In certain regions in Indonesia, child marriage practices are quite common. According to the 2018 Socio-economic National Survey (Susenas), one in every nine girls aged 20-24 gets married before the age of 18. Its number is around 1.2 million, manifesting the 8th highest number of child marriages in the world.

Thursday, March 25, 2021


Jakarta, 25/3/2021 (ANTARA) - Several nations observed Tuberculosis (TB) Day on March 24 in a somber, concerned manner, as the fight against TB, one of the world's deadliest infectious killers, has been hindered by the COVID-19 pandemic.

World TB Day 2021 themed The Clock is Ticking" aims to send across the message that the world is running out of time to act on commitments made by global leaders to end TB.

The World Health Organization (WHO) reported that daily, nearly four thousand people die of TB and close to 28 thousand people fall ill with this preventable and curable disease.

Global efforts to combat TB have saved an estimated 63 million lives since the year 2000. However, since 2020, when the COVID-19 pandemic began spreading in over 200 countries, TB handling has experienced a regress, according to the WHO.

The effects of COVID-19 go far beyond the death and disease caused by the virus itself. The disruption to essential services for people with TB is just one tragic example of the ways the pandemic is disproportionately affecting some of the worlds poorest people, who were already at the higher risk for TB, Dr Tedros Adhanom Ghebreyesus, the WHO director-general, stated.

The pandemic has greatly exacerbated the situation. An estimated 1.4 million fewer people received care for TB in 2020 as compared to the previous year, or a reduction of 21 percent from 2019, according to preliminary data compiled by the UN health agency from over 80 countries.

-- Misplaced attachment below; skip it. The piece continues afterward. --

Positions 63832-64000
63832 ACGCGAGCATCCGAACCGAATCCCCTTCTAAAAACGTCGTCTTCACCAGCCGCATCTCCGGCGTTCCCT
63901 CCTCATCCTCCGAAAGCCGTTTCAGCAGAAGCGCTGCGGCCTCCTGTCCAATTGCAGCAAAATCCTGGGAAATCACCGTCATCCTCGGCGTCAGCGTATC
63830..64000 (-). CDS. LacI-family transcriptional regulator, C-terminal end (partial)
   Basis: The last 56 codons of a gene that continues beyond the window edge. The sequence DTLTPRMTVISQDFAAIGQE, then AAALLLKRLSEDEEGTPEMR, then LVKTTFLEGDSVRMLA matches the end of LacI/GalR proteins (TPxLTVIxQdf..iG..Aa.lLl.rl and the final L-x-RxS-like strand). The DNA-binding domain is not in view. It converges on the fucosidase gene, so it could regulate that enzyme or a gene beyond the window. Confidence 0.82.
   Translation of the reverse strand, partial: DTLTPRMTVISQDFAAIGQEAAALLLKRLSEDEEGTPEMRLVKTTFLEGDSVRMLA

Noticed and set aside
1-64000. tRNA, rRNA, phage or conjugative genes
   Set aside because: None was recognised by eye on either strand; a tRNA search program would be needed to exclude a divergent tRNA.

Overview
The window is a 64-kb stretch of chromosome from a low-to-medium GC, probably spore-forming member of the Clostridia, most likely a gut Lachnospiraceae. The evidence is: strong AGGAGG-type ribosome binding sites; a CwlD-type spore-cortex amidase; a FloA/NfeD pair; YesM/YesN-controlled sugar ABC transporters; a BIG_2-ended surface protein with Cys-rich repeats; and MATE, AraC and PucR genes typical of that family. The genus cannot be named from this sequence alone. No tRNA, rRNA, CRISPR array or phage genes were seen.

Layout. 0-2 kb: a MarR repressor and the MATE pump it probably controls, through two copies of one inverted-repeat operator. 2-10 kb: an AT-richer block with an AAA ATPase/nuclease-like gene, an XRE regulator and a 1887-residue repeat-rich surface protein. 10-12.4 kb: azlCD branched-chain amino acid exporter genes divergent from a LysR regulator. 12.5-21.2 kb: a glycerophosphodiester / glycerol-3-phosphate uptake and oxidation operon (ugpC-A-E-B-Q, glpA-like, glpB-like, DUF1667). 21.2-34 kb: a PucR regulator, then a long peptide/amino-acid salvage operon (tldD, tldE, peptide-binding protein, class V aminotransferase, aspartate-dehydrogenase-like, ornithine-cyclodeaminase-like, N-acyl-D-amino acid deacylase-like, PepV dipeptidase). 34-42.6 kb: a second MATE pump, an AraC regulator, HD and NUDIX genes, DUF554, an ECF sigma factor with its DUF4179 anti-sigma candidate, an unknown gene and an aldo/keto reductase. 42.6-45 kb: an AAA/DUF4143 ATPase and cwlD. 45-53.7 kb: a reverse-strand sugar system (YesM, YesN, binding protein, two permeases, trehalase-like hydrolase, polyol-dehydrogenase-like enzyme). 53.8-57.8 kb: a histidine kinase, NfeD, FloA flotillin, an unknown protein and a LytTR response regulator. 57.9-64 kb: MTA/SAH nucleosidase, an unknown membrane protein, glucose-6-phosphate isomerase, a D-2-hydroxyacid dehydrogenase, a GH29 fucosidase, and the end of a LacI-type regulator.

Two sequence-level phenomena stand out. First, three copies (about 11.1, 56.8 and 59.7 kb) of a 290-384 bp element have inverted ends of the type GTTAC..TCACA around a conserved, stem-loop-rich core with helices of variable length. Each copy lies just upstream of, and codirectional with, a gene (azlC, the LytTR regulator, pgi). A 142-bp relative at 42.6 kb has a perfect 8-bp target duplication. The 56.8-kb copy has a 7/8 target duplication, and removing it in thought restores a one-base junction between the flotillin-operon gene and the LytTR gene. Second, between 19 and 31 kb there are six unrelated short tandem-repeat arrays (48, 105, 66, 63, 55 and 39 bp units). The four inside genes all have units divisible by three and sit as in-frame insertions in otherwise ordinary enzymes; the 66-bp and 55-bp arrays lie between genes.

Among countries with the biggest relative gaps were Indonesia, at 42 percent; followed by South Africa, 41 percent; the Philippines, 37 percent; and India, 25 percent.

The Indonesian Health Ministry's Director of Prevention and Control of Direct Communicable Diseases (P2PML) Siti Nadia Tarmizi recently quoted a study analyzing TB patients that only 24 percent of the people, who recognized the TB symptoms they experienced, had visited health facilities for a medical check-up.

Friday, March 19, 2021

Bank Sharia Indonesia vying for place among leading Islamic banks by Fardah

 Jakarta, March 20, 2021 (ANTARA) - Indonesia, the world's largest Muslim majority country, may have been rather late in entering the Islamic (sharia) business compared to other countries, but the mood in the nation is upbeat that it is catching up thanks to several advantages.

The Southeast Asian country is projected to have a population of 184 million Muslim adults, of which over 50 percent are from the upper middle class and mostly work in the private sector.

Besides, the nation's Islamic financial services are growing at a swift pace even as the pandemic ploughs on. Indonesia’s Islamic banking assets in 2020 grew by 10.9 percent, while the conventional ones only clocked 7.7-percent growth.

Likewise with third-party funds — Islamic banking recorded an increase of 11.56 percent, slightly superior to conventional banks, which registered a rise of 11.49 percent.

"In terms of financing, Islamic banking recorded the largest growth of 9.4 percent, far ahead of conventional banking that only grew by 0.55 percent. In addition, the market share of the Islamic capital market has reached 17.39 percent, and the number of cooperatives for savings and loans and sharia financing has reached 4,115 units," State Enterprises Minister Erick Thohir, concurrently chairman of the Sharia Economic Community, informed.

He said the development of Islamic economics and finance in Indonesia won it accolades from the international community in 2020.